I’m finding this one extremely difficult to answer. The first thing I thought of was the recent spate of Boston-set films that seem to portray the gritty underbelly of the town… but then, I’ve only been to Boston a few times and I’m certainly not up to speed on their criminal undergrounds. Next, I thought of 127 Hours because I saw that recently and it also has a very well established sense of space and location. I felt like I knew the geography of the area despite never having been there before. I don’t think any of those are really good answers to this question, but that’s what I came up with.
15) Best Director of 2010
Given my choice for best movie, the obvious answer would be David Fincher. The Coen Brothers probably deserve some consideration as well as a few others, but Fincher seems to take the cake.
16) Second-favorite Farrelly Brothers Movie
17) Favorite holiday movie
18) Best Actress of 2010
The first actress that came to mind was Noomi Rapace for her performances in the Millenium trilogy movies from Sweden, but then Natalie Portman was also great in Black Swan, as was Jennifer Lawrence in Winter’s Bone. Heck, maybe even Emma Stone in Easy A. But as with the actors, I’ll stick with my instinct on this one…
19) Joe Don Baker or Bo Svenson
At first, I thought: how could this not be Joe Don Baker. But when I look them up on IMDB, I notice that Svenson is in a ton of movies I like. As bit parts, sure, but still. I’ll stick with Joe Don Baker though, as he was my first instinct…
20) Of those notable figures in the world of the movies who died in 2010, name the one you’ll miss the most
I think I’ll go with what has to be a common answer to this one: Leslie Nielsen.
21) Think of a movie with a notable musical score and describe what it might feel like without that accompaniment.
The first thing that came to mind was the soundtrack to John Carpenter’s classic Halloween. Part of the reason I’m choosing this one is because the story of how the music was created is famously due to the fact that an executive saw an early cut of the film without music and thought it wasn’t scary. I’ve actually written about this before, quoting Carpenter himself:
I screened the final cut minus sound effects and music, for a young executive from 20th Century-Fox (I was interviewing for another possible directing job). She wasn’t scared at all. I then became determined to “save it with the music.”
And save it he did. Another example from the world of horror would be John Williams’ score for Jaws, which incorporates a long build-up of tension that is eventually released in horror.
22) Best Screenplay of 2010
So Aaron Sorkin’s work on The Social Network is certainly worth consideration here, but I’m going to go with Inception. You’ll note that I didn’t include Christopher Nolan in my discussion of best director, and I think that’s because he’s more notable as a writer than as a director. It’s the ideas and storytelling that he excels at. I suppose you could argue that Inception is overly dependent on exposition and info-dumps, but I think the puzzle-like structure of the plot is an achievement in itself.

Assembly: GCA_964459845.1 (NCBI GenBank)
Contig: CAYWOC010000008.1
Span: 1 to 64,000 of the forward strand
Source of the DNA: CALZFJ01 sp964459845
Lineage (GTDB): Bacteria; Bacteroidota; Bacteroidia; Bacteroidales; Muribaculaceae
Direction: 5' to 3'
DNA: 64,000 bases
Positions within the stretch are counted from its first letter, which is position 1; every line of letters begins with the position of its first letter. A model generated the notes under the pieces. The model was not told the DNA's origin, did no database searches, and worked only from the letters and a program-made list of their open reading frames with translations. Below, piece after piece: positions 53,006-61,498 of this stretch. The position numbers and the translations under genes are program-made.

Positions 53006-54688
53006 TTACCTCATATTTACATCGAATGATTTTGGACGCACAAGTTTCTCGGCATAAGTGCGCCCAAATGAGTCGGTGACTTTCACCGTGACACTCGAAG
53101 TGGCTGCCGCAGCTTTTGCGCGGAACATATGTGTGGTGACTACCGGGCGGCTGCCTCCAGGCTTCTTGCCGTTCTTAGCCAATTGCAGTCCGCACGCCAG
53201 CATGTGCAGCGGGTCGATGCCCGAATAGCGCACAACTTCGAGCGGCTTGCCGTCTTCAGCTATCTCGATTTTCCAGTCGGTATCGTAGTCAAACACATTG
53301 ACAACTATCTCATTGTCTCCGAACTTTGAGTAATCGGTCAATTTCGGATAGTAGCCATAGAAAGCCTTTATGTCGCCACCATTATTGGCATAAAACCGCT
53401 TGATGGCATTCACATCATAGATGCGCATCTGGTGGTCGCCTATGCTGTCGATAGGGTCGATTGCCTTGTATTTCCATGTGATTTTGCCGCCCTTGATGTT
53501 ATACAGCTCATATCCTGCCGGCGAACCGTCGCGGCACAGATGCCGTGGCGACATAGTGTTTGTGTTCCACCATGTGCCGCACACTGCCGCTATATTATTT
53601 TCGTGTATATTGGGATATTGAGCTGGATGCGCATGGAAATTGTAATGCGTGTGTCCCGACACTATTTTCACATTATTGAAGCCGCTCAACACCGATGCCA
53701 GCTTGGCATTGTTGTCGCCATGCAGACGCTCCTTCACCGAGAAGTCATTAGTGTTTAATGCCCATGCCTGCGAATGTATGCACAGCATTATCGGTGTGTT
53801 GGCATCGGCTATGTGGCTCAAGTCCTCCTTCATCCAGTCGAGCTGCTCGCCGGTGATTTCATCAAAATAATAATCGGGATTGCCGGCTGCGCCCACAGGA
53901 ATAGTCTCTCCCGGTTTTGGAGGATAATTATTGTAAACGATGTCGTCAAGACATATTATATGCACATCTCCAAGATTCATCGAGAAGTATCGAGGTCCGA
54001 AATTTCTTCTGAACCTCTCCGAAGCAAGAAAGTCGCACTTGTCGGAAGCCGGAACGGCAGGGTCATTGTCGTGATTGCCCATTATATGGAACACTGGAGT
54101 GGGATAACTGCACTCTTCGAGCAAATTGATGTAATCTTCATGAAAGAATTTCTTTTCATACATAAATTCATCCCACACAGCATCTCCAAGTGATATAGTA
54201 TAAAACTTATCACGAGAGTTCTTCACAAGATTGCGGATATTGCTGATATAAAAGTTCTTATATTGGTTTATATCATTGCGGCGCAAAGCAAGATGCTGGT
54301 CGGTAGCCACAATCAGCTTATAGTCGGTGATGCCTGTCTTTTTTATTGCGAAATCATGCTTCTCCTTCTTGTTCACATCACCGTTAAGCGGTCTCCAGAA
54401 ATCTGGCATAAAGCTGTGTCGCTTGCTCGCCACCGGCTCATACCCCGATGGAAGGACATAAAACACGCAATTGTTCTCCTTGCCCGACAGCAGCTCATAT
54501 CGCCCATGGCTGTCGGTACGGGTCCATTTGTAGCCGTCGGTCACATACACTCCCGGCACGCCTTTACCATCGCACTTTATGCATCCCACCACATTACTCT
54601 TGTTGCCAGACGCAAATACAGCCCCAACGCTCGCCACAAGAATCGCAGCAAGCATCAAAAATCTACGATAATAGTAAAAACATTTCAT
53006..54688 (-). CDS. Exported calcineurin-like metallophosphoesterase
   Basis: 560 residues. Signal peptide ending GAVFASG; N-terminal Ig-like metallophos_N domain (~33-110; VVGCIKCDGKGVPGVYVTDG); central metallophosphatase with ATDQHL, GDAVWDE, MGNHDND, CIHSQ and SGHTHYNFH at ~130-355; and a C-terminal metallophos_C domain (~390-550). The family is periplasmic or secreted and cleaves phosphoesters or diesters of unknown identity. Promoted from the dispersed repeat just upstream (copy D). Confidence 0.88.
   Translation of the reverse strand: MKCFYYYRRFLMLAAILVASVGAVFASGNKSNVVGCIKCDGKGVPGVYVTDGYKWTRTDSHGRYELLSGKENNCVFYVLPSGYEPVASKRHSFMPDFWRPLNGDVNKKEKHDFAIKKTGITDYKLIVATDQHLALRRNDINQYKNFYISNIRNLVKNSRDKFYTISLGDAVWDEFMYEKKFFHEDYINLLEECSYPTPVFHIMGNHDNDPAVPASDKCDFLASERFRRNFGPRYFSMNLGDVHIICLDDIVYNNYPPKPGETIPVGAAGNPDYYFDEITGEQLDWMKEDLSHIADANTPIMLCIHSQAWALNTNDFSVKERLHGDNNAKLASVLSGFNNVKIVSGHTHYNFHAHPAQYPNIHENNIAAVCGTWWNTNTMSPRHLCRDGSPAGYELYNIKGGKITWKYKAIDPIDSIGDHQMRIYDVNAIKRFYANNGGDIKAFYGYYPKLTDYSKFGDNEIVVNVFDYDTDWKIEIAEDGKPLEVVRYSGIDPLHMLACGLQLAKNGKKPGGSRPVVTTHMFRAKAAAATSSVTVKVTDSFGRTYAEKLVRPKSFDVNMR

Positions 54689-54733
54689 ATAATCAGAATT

23) Movie You Feel Most Evangelistic About Right Now
Well, if someone wanted a suggestion for something in theaters now, I’d suggest True Grit. If they have Netflix, I’d suggest Exit Through the Gift Shop (a documentary about street art, with a twist) or, probably the most obscure movie here, Blood Into Wine (a documentary about wine-makers in Arizona, including Tool frontman Maynard James Keenan).
24) Worst/funniest movie accent ever
John Malkovich’s ridiculously over-the-top performance as Teddy KGB in Rounders features the absolute worst/funniest accent ever. “Mr. Son of a bitch, let’s play some cards!”
25) Best Cinematography of 2010
Roger Deakins’ work in True Grit comes to mind.
26) Olivia Wilde or Gemma Arterton
My first thought was Olivia Wilde, but that’s only because I know who she is. It turns out that I knew Gemma Arterton too, but not as well. Neither has a particularly impressive resume and I like them both, so I’ll stick with my first instinct (though Arterton was my favorite part of the horrible Quantum of Solace, and she wasn’t even the main Bond girl).
27) Name the three best movies you saw for the first time in 2010 (Thanks, Larry!)
Excluding 2010 releases (since we’re already talking a lot about them in this quiz): The Treasure of the Sierra Madre, Sunrise: A Song of Two Humans, and Blood and Black Lace. Honestly, it was a bit of a slow year for me in terms of older films and I didn’t make it very far on my list of the Greatest Movies I’ve Never Seen. Ohh, I forgot about The Birds – that should definitely be on this list…
28) Best romantic movie couple of 2010
Love and Other Drugs comes to mind. It’s a pretty cliched film, but the two leads have a great chemistry together. Plus, nudity.
29) Favorite shock/surprise ending
Ever? That’s incredibly difficult. I suppose I have to acknowledge Star Wars: Episode V – The Empire Strikes Back, but I think that’s mostly due to the fact that I was so young and impressionable at the time. Psycho has a pretty great ending that actually managed to surprise my jaded teen self… And I have to admit that Lone Star caught me completely off-guard. Se7en has a good one, and while I know a lot of people don’t like it, I do think The Usual Suspects has a fantastic twist ending. I could keep going and never actually reach a favorite.
30) Best cinematic reason to have stayed home and read a book in 2010
Well, I don’t need a cinematic reason to read a book, but I suppose the craptacular first half of the year (which, as I’m discovering on DVD/BD/Netflix, wasn’t as craptacular as I thught) was a pretty good reason to stay home. Then again, the worst movie I saw in theaters this year came out relatively recently: Skyline (which is absolutely terrible, though I have to admit that I love the gloriously stupid ending).
31) Movies in 2011 could make me much happier if they’d only _______________
Uh, be better? Good movies are always welcome. I suppose we could do with less 3D BS as well.
Well, there you have it.